State-wise data is also released by the NSSO. Table 2 shows state-wise poverty estimates for 2004-05 and 2011-12. It shows that while there is a decrease in poverty for almost all states, there are wide inter-state disparities in the percentage of poor below the poverty line and the rate at which poverty levels are declining.
Table 2: State-wise poverty estimates (% below poverty line) (2004-05, 2011-12)
|Jammu and Kashmir|
Source: Review of Expert Group to Review the Methodology for Estimation of Poverty (2009) Planning Commission, Government of India; Press Note on Poverty Estimates, 2011 – 12 (2013) Planning Commission, Government of India; PRS.
Note: A negative sign before the number in column four (decrease) indicates an increase in percentage of population below the poverty line.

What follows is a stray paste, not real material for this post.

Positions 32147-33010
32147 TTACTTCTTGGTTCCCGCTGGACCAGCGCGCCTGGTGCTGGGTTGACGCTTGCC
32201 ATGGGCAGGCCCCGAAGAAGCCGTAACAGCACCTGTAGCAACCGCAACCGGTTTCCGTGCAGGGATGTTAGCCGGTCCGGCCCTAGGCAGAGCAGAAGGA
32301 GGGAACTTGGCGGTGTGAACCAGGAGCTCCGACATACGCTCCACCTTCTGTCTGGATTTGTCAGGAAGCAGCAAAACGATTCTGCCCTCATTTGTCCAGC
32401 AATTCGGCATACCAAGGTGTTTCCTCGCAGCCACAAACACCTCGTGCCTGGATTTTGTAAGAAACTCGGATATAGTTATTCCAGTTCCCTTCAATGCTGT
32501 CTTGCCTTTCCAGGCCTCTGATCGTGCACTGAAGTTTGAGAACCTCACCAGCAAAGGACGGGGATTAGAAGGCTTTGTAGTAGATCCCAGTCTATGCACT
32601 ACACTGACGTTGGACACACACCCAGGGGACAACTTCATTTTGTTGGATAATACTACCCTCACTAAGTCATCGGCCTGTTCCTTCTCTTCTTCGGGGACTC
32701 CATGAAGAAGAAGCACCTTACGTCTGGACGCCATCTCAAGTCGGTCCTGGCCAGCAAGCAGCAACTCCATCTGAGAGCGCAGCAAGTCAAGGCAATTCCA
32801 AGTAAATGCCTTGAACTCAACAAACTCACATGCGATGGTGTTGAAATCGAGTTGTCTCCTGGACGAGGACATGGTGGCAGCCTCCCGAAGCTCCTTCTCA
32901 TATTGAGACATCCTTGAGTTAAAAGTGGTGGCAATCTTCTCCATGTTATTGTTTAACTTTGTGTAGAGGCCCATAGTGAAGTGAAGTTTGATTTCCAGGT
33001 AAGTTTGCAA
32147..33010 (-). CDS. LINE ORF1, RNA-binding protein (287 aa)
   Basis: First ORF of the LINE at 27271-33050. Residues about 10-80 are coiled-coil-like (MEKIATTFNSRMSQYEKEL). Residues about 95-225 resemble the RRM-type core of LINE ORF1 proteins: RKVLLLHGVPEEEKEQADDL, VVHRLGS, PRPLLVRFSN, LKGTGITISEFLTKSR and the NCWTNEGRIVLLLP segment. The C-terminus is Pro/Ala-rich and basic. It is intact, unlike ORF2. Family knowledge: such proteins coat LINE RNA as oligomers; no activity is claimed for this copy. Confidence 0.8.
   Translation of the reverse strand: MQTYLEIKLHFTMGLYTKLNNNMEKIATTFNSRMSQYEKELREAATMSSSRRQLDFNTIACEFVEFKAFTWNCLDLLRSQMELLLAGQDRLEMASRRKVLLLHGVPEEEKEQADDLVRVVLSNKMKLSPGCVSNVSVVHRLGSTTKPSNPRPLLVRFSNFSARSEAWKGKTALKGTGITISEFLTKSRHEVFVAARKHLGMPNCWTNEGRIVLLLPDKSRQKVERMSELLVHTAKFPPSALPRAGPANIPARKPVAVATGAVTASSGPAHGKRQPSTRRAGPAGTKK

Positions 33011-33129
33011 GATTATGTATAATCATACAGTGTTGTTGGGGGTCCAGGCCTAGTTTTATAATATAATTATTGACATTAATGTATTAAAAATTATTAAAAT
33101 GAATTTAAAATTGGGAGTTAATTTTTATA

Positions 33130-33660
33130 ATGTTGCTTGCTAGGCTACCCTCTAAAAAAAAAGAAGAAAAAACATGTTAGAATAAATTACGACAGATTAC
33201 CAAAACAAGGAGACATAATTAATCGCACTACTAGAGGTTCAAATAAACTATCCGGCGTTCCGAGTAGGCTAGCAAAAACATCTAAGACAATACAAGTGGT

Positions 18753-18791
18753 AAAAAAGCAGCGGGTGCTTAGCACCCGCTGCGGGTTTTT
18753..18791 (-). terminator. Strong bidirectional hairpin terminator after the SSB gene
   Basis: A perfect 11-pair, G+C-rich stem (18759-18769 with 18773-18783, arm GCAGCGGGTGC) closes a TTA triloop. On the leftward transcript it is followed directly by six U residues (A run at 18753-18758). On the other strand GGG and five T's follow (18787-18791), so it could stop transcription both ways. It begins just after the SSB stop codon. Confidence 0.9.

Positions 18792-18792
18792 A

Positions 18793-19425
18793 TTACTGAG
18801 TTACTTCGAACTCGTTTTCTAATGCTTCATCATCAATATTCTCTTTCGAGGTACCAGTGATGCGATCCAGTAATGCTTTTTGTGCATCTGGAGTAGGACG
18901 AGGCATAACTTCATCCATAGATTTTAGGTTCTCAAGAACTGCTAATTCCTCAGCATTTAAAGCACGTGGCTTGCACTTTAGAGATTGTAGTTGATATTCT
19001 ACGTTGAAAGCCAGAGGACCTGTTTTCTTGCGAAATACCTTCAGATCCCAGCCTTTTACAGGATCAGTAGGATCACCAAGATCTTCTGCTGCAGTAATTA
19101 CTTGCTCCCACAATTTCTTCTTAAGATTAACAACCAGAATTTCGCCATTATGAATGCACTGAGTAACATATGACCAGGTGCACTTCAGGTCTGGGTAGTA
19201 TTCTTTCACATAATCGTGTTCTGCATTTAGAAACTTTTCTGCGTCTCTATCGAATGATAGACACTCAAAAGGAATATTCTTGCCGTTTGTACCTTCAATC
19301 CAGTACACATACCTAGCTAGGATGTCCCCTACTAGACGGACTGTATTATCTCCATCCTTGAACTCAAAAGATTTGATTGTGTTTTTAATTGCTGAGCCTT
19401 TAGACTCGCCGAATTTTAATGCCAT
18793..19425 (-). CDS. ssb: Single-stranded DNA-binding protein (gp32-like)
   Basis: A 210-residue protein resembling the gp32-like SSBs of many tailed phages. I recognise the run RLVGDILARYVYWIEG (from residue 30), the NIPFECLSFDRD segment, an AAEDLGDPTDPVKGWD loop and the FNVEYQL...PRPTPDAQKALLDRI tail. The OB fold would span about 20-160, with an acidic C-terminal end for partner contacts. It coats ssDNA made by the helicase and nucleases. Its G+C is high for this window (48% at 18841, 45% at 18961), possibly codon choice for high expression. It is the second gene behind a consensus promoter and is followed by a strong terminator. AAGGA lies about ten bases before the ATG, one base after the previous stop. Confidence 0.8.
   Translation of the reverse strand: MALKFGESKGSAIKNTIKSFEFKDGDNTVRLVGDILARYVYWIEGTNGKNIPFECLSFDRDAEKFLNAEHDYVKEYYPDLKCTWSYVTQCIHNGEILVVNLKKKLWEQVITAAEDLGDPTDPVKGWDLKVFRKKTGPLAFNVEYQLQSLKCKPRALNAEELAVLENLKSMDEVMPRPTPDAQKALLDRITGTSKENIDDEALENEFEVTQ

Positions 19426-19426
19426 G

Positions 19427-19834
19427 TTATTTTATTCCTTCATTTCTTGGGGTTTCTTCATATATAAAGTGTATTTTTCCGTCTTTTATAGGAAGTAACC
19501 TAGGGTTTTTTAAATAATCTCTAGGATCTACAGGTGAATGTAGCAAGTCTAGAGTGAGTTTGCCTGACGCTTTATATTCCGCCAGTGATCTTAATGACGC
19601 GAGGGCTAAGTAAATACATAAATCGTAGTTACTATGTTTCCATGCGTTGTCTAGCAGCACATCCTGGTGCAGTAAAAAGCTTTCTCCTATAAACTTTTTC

History of poverty estimation in India
Pre independence poverty estimates: One of the earliest estimations of poverty was done by Dadabhai Naoroji in his book, ‘Poverty and the Un-British Rule in India’. He formulated apoverty line ranging from Rs 16 to Rs 35 per capita per year, based on 1867-68 prices. The poverty line proposed by him was based on the cost of a subsistence diet consisting of ‘rice or flour, dhal, mutton, vegetables, ghee, vegetable oil and salt’.
Next, in 1938, the National Planning Committee (NPC) estimated a poverty line ranging from Rs 15 to Rs 20 per capita per month. Like the earlier method, the NPC also formulated its poverty line based on ‘a minimum standard of living perspective in which nutritional requirements are implicit’. In 1944, the authors of the ‘Bombay Plan’ (Thakurdas et al 1944) suggested apoverty line of Rs 75 per capita per year.